But what about those professionals whose multi-hyphenate passions and talents are a core part of their identity, their creativity, and their impact? Those who deem themselves “businesspeople” and have a creative streak to them? Those creators who are artistic and visual and understand the business strategy and economics behind the art that they produce? Those who can mesmerize an audience with their intellect and their magnetism? We keep telling people to be their “authentic selves,” but what if their authentic self shines so brightly that you don’t know what to do with it? Can we really expect the best thought leaders, team builders, and positive disruptors in business to limit all that passion, inspiration, and ideation solely to the role they are in at the company they lead? It would be reckless of us to assume so. And more and more often, especially in communities of color or historically underutilized communities, we are seeing these powerfully prismatic elements of the individual not only overlooked, but actively dimmed and dampened.

If we’re not tapping in to and empowering every single aspect/asset of that person with the understanding that their charismatic context adds value to the organization, we are leaving opportunity, market share, and, ultimately, revenue on the table. 

In one of my previous roles, for example, I had a phenomenal colleague who was a brilliant data analyst with an impressive financial background. One day, after recruiting her to come work with me, I realized that she also had a passion for storytelling through the eyes of representation and inclusion. Given that the organization, a studio, was inherently creative, storytelling was its first language—and the two of us were able to sell the business case for supplier diversity more quickly and creatively than I could ever have anticipated from the job description I had hired her to fill. This additional talent, spark, and passion that I didn’t realize she had has since made a measurable business impact beyond that original organization, including her upcoming induction into the Advertising Hall of Fame. Had I not let her try things outside of her role as an analyst or project manager, it would have been a great loss to our organization.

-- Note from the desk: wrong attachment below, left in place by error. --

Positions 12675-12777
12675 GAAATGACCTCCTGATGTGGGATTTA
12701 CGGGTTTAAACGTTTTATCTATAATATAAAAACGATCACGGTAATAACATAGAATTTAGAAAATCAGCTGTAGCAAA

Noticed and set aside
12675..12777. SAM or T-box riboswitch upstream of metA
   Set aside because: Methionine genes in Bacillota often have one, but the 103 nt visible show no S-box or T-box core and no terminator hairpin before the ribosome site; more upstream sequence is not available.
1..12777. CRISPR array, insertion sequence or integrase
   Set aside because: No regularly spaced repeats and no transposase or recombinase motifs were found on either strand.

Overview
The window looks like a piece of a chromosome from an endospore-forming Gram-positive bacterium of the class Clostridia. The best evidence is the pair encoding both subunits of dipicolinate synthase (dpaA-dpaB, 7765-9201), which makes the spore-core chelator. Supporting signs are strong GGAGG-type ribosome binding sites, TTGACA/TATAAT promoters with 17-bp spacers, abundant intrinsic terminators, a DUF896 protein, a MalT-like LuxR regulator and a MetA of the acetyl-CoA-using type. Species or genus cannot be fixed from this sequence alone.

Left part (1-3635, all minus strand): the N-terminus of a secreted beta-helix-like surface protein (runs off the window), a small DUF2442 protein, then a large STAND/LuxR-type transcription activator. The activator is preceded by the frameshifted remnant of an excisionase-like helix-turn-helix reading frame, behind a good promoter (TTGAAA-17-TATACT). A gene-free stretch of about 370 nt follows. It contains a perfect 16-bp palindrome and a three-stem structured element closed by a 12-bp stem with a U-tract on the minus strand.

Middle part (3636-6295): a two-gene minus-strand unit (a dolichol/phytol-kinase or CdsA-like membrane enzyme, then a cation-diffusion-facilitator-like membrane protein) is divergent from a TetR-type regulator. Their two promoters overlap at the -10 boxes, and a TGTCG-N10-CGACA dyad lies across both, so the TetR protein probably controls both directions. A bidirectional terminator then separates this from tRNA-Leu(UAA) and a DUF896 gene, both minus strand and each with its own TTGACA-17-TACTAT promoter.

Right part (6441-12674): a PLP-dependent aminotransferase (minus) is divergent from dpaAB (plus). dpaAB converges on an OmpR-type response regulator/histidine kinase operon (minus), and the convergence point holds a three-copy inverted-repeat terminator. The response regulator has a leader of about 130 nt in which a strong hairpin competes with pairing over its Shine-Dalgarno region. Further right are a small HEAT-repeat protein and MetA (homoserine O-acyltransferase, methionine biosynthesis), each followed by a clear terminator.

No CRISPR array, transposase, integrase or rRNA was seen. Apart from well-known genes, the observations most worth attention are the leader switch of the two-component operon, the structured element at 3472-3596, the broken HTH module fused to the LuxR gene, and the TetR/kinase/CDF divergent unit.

You see, it starts with the person, led by curiosity, communication, and consideration. So often, when our teams show us parts of themselves that fall outside of the traditional scope of business—a passion project, a podcast, a philanthropic effort—it is the gut reaction of most employers to chalk it up to the individual trying to make a brand for themselves on company time and splitting focus from what they’ve been hired to do.

Yet, one of the truest tenets of business is that people do business with people they like and trust. In fact, “social selling”—where a salesperson or brand ambassador leverages their own personal social media channels to find, connect with, and convert prospects—has proven to outsell traditional sales techniques by 78%. Even if accompanied by an “ad” marker on a social media post, people are still 92% more likely to buy through other people who are vouching for a brand than they are to purchase from a corporate channel or advertising campaign. It then becomes a bit of a conundrum for employers to try to balance utilizing an individual’s personal brand and social channels for their own benefit while trying to box it out and contain it simultaneously.